Wednesday, December 28, 2016
Slaughter of Innocents
The gospel writers love to make connections between Jesus and the Hebrew Bible. This time of year we're accustomed to hearing about the connections that are associated with Jesus' birth. For example, both Matthew and Luke go out of their way to tell us that Jesus was born in Bethlehem. Seven hundred years earlier, Micah had prophesied that Israel's ruler would come from Bethlehem (5:2), and it made sense to Matthew and Luke that Jesus should be born there. Mark and John, on the other hand, were not concerned with that detail and left it out of their gospel accounts, but Matthew and Luke cared enough to make the connection for us.
During the season of Lent, as we approach the story of Jesus' death, we look to the gospel writers to make other connections for us--usually with the suffering servant of Isaiah. For example, Jesus' silence before his accusers is linked to Isaiah 53:7, where God's anointed servant is described as "oppressed and afflicted, yet he did not open his mouth." Each time they link a detail from Jesus' life with a passage from the Hebrew scriptures, they help make a case for him as the one foretold by the prophets. They are links that make me smile, that make me feel like I understand Jesus a little bit better. But the prophetic fulfillment that we celebrate today not only wipes that smile off of my face; it also leaves me wondering whether I can believe in a God who draws clear straight lines from Old Testament predictions to their terrible fulfillment in Jesus.
"When Herod saw that he had been tricked by the wise men, he was infuriated, and he sent and killed all the children in and around Bethlehem who were two years old or under, according to the time that he had learned from the wise men" (see Matthew 2:13-18). Some translations render that "male children," and I suppose it does make a difference, but we're still talking about a terrible atrocity. All the [male] babies two years and under in and around Bethlehem were taken from their mothers and fathers and executed because one of them might grow up to be a rival king. Let the significance of that indiscriminate killing of children sink in. Let the blood of that genocide flow in your mind. And then hear what Matthew says about it: "Then was fulfilled what had been spoken through the prophet Jeremiah: 'A voice was heard in Ramah, wailing and loud lamentation, Rachel weeping for her children; she refused to be consoled, because they are no more.'"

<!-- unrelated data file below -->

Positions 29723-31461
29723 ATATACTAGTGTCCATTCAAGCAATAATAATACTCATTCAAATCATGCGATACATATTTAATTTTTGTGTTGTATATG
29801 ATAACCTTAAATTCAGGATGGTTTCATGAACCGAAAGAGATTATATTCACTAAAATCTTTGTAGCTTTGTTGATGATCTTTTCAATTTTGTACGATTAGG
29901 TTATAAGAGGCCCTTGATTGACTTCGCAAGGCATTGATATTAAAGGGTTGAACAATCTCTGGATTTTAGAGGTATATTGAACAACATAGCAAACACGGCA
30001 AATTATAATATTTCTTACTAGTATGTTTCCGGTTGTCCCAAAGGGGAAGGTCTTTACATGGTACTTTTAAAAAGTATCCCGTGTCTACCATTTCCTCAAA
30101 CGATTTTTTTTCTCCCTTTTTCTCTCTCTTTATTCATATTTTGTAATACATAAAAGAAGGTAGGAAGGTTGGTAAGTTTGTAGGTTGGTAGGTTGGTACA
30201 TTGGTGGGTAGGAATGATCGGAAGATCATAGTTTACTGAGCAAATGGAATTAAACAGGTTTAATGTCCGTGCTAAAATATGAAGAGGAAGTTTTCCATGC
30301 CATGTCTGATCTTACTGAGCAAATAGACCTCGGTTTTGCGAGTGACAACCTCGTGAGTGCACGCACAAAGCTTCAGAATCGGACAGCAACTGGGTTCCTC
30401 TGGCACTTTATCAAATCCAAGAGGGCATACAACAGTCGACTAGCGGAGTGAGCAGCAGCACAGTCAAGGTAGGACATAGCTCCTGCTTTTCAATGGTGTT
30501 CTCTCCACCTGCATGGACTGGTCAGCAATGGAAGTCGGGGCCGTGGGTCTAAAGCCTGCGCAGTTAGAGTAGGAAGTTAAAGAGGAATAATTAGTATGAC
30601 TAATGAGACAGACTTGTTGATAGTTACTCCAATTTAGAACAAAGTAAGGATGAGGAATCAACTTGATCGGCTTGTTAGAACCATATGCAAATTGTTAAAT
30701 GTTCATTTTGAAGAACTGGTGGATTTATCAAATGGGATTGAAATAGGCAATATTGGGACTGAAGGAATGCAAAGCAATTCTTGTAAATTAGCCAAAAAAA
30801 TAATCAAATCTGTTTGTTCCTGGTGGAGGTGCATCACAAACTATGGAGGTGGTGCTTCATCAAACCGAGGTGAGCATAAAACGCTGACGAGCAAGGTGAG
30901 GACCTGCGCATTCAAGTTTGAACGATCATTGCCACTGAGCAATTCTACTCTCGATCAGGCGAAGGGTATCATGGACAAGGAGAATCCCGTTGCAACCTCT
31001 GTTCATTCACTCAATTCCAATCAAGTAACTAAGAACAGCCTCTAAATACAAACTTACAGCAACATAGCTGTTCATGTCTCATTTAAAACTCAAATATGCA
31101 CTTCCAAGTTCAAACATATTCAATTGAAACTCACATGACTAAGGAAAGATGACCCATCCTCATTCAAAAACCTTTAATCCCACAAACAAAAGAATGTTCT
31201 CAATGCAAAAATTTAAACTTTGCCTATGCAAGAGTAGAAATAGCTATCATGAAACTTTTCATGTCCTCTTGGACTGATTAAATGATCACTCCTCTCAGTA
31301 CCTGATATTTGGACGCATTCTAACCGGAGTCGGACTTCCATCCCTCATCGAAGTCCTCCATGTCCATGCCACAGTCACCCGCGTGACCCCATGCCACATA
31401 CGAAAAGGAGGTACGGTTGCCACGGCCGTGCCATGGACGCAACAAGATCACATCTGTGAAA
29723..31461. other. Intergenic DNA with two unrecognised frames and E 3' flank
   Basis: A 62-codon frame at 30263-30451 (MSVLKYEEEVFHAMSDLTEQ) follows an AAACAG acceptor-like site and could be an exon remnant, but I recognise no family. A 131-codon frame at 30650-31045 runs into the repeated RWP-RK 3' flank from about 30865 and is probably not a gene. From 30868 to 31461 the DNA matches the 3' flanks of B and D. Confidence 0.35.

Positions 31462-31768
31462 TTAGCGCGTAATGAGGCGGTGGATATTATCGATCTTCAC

This was the fulfillment of a prophecy? This baby-killing murderous rage was because several centuries earlier Jeremiah had described the suffering of God's people as "Rachel weeping for her children?" Are you kidding me? What sort of sick and twisted truth is this? If the slaughter of the innocents that was the result of Jesus' death is understood to be the fulfillment of a divine prophecy, does that mean that the blood of that genocide stains our hands as well? Do we really believe in a God who sent his Son so that the world might be saved even if that meant that innocent babies would be slaughtered as a result? Sure, you can't make a cake without breaking some eggs, but these are children. These are babies. They were loved and cared for. They had lives that stretched out in front of them. And they were taken, slaughtered, snuffed out, extinguished as a part of God's plan? Even if God didn't cause it to happen, when we make the connection between this slaughter and the prophecy, we are aligning these deaths with God's plan, and that leaves me confused and hurting and wounded.